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Published: Thursday, 3/13/2014 - Updated: 6 months ago

Toledo, Detroit tied as 11th most-affordable cities in U.S.

5 Ohio cities make list of top 20 most affordable in US; Cincinnati is 3rd, Dayton ranks 4th

BLADE STAFF AND NEWS SERVICES

Toledo is tied with Detroit as the 11th most affordable city in the United States, according to Forbes magazine.

Ohio has five cities in the top 21, and Michigan has three.

The magazine said it analyzed housing costs, as well as costs of food, utilities, gas, transportation, and medical expenses, among other things. Home cost had a heavy weighting in the analysis because it is typically the single largest purchase most people make.

In Lucas and Wood County, the median home price at the end of 2013 was $90,000, according to the Toledo Board of Realtors. Nationally, the median home price was $205,000, according to Forbes.

Buffalo was considered by Forbes to be the nation’s most affordable city in which to live, followed by Memphis, Cincinnati, Dayton, and Knoxville, Tenn.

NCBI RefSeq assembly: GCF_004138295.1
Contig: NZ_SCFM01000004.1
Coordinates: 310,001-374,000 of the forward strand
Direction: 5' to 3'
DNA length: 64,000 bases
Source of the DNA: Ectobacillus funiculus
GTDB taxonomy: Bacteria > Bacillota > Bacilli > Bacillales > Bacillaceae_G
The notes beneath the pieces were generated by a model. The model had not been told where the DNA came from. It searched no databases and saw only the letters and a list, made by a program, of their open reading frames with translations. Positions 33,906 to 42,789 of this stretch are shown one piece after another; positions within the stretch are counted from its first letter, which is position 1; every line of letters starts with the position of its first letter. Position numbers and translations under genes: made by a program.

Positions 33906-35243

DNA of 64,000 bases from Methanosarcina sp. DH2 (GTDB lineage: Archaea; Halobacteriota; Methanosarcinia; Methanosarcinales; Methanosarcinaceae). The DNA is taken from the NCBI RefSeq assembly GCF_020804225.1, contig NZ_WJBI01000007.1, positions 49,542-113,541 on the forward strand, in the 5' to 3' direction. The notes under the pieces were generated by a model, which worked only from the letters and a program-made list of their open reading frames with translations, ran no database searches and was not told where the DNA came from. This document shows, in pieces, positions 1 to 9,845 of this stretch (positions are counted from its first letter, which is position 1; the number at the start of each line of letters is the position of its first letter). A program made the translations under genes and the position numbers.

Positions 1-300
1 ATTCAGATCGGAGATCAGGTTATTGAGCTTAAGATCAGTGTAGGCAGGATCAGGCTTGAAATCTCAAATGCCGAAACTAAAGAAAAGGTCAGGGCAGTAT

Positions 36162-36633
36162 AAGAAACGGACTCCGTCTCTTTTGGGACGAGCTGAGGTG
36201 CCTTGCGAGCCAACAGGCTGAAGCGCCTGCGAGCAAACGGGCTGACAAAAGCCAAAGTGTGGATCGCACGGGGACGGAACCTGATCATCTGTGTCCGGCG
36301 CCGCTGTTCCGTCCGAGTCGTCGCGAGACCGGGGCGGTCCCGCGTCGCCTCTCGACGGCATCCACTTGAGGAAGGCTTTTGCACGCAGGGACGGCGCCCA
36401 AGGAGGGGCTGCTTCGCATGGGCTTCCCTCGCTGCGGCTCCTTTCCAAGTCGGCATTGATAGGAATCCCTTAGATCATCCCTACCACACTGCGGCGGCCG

New York and Honolulu tied for the most overpriced.

Other Ohio cities that were among the most affordable were Akron (6th) and Columbus (21st). Among Michigan cities, Grand Rapids finished seventh and Warren was ranked 10th.

Pittsburgh was 17th.

Forbes’ report included the 100 largest cities in the United States, although a handful of cities couldn’t be ranked because of insufficient data.

The magazine looked at housing affordability, using the Housing Opportunity Index from the National Association of Home Builders and Wells Fargo. The index weighs median prices for homes sold against median income levels to determine the percentage of homes that are affordable to residents making the median income.

The report also used a cost-of-living index developed by Sperling’s Best Places, factoring in the cost of food, utilities, gas, transportation, medical expenses, and a host of other daily expenses for each area. Cities with a cost-of-living rank above 100 have higher prices for these day-to-day goods than the national average.

All Ohio and Michigan cities ranked below the national average for cost of living, with Toledo ranking the highest at 99.1.



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